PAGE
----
"To finish this confusing analysis we are talking about a team that is second in the table now, it was first before play.

"Because if Leeds, who are top or second in the table have this self criticism and the criticism is deserved, this is what football has that is difficult to understand.

"For this reason when you listen to me very patiently but in reality when I talk with you I am talking with the supporters, supporters should say stop with the explanation and try to make happen what we need to happen."

The absence of newly signed striker Jean-Kevin Augustin from today's match squad was another source of frustration for fans, particularly given the inability of the side to finish their chances.

But Bielsa will only play a player when he's convinced he's ready.

"I take the decision always thinking of the best for the player and for the team. Today I put a substitute on the pitch like a second striker and I thought the contribution of Tyler Roberts was good enough.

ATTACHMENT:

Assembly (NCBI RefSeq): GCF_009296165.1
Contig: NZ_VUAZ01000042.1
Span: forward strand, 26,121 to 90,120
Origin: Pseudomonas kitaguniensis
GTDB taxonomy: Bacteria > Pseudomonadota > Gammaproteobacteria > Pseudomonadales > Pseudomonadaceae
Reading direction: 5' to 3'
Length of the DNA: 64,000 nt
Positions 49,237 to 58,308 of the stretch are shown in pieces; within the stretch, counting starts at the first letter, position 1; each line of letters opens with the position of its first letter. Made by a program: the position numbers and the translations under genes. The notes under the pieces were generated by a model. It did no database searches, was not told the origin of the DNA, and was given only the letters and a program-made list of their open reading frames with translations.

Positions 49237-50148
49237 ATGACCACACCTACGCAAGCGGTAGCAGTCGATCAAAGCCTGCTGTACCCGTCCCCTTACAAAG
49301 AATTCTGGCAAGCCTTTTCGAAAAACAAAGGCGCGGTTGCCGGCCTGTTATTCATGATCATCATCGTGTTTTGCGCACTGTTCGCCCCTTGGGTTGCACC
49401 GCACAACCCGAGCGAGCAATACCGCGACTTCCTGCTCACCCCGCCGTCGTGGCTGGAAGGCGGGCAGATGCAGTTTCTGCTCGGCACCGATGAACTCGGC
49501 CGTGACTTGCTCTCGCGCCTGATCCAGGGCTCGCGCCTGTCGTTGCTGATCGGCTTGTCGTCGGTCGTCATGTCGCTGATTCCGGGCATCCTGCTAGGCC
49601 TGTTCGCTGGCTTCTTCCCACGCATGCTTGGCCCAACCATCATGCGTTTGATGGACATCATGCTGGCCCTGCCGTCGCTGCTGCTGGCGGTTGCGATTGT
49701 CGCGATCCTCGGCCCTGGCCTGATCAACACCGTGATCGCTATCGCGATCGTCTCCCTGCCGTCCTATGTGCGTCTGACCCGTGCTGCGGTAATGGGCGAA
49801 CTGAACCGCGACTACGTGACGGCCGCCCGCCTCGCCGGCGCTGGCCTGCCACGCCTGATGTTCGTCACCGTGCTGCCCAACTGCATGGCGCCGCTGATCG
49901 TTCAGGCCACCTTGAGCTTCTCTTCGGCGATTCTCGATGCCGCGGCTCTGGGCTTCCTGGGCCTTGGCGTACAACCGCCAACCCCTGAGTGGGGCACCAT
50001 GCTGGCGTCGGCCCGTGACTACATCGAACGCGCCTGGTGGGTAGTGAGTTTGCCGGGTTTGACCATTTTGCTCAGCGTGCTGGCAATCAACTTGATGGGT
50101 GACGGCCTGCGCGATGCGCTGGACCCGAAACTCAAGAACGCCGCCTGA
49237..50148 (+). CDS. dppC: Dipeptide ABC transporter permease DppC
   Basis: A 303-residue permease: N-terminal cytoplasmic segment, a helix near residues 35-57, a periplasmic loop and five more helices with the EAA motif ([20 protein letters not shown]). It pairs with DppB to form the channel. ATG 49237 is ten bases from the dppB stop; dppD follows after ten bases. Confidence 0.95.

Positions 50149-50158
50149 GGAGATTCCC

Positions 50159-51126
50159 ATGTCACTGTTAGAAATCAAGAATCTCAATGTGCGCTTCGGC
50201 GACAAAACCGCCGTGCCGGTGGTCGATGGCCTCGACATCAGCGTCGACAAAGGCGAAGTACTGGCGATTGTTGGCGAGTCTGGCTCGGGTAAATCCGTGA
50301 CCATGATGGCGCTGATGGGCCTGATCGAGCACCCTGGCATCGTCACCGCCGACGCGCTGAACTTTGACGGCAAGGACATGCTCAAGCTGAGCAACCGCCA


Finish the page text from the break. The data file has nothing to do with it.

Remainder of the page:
"What I think is that the manager has to help the player to make his performance has to be good. I'm always watching, seeing if the player is in good condition to resolve the needs of the team. When a player cannot resolve the needs of the team, after on the pitch it is the player who takes responsibility in front of the supporters. I always try to give minutes to a player until he's in condition to give a good response on the pitch."